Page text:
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Transportation and Gasoline Prices

A Conversation



a different ball game

give somebody a hard look

take it or leave it

not a bad news




Jim: The train slowed down for ten minuets this morning. I was late to work again.

Stacy: Well. I took the train last month and I was late to work almost everyday. You can't rely on the New York City train. Now, I am back again to driving.

Jim: I can't afford to drive every day. With the gasoline price hike, I paid 60 dollars more for the gas last month.

Stacy: I have no choice. Almost everyday last month my boss literally waited for me at the door; looked at his watch, and then gave me that hard look.

Jim;. That's ridiculous. Is he going to pay for yours gas bill?

Stacy: Of course not! You know how it's like: take it or leave it.

Jim: I just heard on the news this morning, per gallon of gasoline has come down to to $3.50 (3 dollars 50 cents).

Stacy. Really? That's not a bad news. Right?

Jim: It still is too much for me. I drive to work almost an hour. So my gas bill will still be too high, even with falling gas prices. Besides, my wife drives to work, too.

Stacy: Oh. That's an entirely different ball game. I am alone, so my gas bill is much lower than yours.

Jim: Then the new gasoline price at $3.50 is a good deal for you.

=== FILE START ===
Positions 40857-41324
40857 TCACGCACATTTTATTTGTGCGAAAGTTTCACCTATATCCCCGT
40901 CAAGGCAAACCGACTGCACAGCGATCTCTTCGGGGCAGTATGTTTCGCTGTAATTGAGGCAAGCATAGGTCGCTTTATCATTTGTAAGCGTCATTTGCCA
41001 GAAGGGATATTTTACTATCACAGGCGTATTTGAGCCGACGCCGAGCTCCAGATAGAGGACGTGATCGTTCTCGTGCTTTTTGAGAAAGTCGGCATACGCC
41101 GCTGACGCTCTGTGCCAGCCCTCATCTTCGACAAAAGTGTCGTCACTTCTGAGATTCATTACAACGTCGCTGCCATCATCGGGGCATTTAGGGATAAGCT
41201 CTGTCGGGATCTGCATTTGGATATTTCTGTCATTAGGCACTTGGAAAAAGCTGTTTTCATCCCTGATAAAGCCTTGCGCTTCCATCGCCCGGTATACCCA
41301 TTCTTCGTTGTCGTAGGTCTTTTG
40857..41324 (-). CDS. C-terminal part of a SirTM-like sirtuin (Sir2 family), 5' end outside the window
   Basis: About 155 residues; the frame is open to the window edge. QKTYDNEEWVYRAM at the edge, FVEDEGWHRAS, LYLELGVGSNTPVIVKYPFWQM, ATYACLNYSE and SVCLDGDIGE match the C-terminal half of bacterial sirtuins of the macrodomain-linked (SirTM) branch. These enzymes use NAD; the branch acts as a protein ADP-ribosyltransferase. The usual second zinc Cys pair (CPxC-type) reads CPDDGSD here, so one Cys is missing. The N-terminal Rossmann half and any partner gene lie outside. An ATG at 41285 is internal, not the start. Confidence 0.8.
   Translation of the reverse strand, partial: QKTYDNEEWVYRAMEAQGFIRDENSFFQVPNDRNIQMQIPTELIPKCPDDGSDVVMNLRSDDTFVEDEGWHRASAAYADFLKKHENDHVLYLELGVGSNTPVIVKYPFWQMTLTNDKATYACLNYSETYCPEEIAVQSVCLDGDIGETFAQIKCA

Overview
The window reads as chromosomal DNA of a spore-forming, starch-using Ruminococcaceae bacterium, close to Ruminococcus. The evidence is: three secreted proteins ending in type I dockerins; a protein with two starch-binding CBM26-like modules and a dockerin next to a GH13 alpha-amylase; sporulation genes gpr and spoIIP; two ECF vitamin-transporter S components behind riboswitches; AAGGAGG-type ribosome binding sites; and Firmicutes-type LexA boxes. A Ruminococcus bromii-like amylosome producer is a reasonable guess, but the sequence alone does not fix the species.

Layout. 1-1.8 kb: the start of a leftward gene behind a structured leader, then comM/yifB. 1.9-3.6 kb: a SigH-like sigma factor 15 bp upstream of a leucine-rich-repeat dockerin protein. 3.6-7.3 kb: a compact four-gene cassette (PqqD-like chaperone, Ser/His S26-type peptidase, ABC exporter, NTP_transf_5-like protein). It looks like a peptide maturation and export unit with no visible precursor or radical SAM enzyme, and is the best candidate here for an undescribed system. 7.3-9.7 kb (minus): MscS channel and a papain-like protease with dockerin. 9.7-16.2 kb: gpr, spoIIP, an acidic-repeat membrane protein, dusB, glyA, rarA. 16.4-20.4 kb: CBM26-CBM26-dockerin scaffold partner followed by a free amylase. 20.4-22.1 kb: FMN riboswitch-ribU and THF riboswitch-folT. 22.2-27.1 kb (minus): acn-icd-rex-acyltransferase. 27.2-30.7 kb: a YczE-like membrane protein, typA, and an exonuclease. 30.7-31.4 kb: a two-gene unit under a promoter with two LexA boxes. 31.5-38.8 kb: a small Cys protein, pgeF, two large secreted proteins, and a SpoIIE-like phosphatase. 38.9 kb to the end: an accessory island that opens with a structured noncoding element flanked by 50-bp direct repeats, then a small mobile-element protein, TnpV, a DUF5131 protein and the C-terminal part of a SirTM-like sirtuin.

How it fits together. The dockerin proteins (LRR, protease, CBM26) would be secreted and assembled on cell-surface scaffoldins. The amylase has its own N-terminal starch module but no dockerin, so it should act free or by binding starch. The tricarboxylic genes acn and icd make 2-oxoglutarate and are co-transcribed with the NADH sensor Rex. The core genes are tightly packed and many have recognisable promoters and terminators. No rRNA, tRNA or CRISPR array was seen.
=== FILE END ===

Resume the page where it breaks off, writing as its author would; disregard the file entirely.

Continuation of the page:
I have no choice: I don't have any other choice. If you have no choice, that means you must accept the situation as it is. Example: My job is not good but I have no choice. This sentence means: I don't like my job but I don't have any other job. So I have work on this job.

a different ball game: slang. a matter at hand. Example: This is an new offer. It is an a whole new ball game. It is much cheaper than the other offer.

give somebody a hard look: slang. to look at somebody with disapproval. If you give a hard look at somebody, that means you disapprove of that person. You send a message: I do not like what you have or said. He gave me a hard look after I said: "Men are not as responsible as women in marriage."

how it is like: conditions in a place, work place, country or environment

take it or leave it: accept the situation, or refuse it and walk out.

not a bad news: idiomatic expression. It means: It is good what I hear. Not bat at all.